Jump to content
  • Announcements

    • olyclimber

      WELCOME TO THE CASCADECLIMBERS.COM FORUMS   02/03/18

      We have upgraded to new forum software as of late last year, and it makes everything here so much better!  It is now much easier to do pretty much anything, including write Trip Reports, sell gear, schedule climbing related events, and more. There is a new reputation system that allows for positive contributors to be recognized,  it is possible to tag content with identifiers, drag and drop in images, and it is much easier to embed multimedia content from Youtube, Vimeo, and more.  In all, the site is much more user friendly, bug free, and feature rich!   Whether you're a new user or a grizzled cascadeclimbers.com veteran, we think you'll love the new forums. Enjoy!
Sign in to follow this  
offwidthclimber

gumby topic...

Recommended Posts

okay, so my climbing experience has been limited to trad, sport and bouldering. the only thing close to alpine i've ever been on is some summer snowfield trompin' and glissadin' in the idaho sawtooths. and you all know that ain't alpine.

 

so, onward to my gumby alpine question...

 

my two fit and fun neighbors want to climb rainier this summer for the experience. i told them that i'm game. having no experience with glacier/big peak climbing, i took a look at RMI's web site. FUCK ME... $700+ for a summer climb?!?!? i don't know about my neighbors, but i'm not down with that sort of cash flow, or even half that for a guided summit climb.

 

in that vein... i will ask in my infinate ignorance if there is another guiding outfit on mt. rainier (i didn't think there was, but who knows...)?

 

that's all i've got for now. any tips, comments, etc. would be much appreciated. i'm a total alpine newbie/gumby and this trip with my neighbor friends sounds like it would be a pretty damn fun effort.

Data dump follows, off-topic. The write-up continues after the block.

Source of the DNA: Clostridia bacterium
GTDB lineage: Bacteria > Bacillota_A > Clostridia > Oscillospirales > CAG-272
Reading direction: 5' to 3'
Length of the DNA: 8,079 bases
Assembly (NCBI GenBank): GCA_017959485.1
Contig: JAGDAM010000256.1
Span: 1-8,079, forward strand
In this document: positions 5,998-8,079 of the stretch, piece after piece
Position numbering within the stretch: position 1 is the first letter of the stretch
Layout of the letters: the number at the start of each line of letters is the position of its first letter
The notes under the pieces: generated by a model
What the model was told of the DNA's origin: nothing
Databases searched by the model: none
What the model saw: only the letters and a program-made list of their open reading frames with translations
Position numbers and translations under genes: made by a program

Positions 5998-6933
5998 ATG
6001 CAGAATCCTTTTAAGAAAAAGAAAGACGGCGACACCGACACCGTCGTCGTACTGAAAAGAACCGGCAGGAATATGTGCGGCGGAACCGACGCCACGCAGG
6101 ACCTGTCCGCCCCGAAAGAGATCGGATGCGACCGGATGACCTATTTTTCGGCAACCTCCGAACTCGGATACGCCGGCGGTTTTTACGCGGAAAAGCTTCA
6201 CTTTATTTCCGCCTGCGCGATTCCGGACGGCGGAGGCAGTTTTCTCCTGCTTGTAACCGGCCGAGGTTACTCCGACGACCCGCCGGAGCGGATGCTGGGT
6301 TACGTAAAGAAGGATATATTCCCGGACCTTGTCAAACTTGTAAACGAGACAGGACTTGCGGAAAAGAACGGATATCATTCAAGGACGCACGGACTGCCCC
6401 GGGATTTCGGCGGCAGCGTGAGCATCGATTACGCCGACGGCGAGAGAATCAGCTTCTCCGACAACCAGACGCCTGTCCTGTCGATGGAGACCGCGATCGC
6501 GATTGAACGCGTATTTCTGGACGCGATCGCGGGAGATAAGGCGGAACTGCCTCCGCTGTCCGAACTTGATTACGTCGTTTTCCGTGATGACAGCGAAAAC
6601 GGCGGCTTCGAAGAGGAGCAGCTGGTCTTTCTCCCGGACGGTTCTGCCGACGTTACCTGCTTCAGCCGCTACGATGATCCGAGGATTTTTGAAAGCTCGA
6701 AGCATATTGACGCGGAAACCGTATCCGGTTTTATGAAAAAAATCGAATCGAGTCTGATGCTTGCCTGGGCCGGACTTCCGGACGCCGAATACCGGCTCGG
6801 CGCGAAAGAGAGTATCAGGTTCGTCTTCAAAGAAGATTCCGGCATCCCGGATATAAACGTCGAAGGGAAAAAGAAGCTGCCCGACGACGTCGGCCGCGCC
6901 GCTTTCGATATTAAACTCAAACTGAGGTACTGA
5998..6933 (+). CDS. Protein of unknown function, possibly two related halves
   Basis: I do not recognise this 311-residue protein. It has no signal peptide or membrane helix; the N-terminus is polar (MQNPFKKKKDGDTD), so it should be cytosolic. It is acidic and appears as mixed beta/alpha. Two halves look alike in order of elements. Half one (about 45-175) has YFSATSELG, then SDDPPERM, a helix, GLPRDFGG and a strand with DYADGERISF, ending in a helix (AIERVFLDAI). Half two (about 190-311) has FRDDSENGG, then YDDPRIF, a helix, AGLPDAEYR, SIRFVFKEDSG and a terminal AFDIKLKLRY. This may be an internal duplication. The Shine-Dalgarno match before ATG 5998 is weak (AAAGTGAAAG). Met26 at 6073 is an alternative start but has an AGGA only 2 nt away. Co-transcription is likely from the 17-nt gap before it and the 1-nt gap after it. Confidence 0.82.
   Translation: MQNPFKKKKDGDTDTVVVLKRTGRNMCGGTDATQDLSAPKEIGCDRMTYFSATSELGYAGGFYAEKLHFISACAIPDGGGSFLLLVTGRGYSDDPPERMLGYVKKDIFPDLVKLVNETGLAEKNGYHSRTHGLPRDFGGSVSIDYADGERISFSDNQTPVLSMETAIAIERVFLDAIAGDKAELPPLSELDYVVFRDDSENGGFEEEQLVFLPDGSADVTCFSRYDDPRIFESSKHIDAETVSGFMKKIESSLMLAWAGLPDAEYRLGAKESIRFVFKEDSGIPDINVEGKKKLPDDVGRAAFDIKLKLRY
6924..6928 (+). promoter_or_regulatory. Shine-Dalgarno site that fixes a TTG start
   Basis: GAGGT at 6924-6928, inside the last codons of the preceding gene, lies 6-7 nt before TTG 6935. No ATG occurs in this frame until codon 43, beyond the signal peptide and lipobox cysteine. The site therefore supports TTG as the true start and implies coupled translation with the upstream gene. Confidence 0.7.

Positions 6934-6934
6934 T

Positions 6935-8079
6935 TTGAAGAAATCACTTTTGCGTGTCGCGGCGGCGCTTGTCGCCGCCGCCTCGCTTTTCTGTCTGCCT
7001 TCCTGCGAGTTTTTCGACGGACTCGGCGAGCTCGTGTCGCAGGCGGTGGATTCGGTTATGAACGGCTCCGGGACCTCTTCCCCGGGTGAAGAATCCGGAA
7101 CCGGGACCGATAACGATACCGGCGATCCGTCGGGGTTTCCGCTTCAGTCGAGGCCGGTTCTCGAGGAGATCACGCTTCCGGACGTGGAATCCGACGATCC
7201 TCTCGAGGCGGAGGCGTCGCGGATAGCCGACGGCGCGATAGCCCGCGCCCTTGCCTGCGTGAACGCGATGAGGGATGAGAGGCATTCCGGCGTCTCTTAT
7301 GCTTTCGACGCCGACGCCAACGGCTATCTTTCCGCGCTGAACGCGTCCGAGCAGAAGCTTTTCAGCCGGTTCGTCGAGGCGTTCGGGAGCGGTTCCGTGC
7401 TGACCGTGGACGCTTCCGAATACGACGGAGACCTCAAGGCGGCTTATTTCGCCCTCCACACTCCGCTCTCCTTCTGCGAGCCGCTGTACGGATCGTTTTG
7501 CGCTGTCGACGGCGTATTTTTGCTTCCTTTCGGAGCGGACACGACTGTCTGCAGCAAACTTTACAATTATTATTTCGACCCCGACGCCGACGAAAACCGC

peace out.

Share this post


Link to post
Share on other sites

There are other guide services:

 

http://www.nps.gov/mora/climb/climb.htm#guide

 

but they'll probably charge about the same.

 

Why don't you get those nice neighbors of yours to teach you the skillz? Or go get Freedom of the Hills and a willing friend and try out glacier travel, crevasse rescue, and self-arrest tactics at Paradise or the Coleman Icefall?

Share this post


Link to post
Share on other sites

Anyone with a pulse can walk up DC after spending a day practicing some fundamentals. If you're still unsure just follow RMI's cattle train to the top. Same experience minus the $700 setback.

Share this post


Link to post
Share on other sites

Or do the Emmons instead of the DC. Either route is much more of a physical endurance test than a test of alpine skills. Learn how to do the french technique with your feet, how to keep your energy up with food and fluid, how to manage basic rope work, and then go on a weekend. You won't be alone. There are huge crevasses, but you'd pretty much have to jump in.

 

That's my two cents worth.

 

John Sharp

Share this post


Link to post
Share on other sites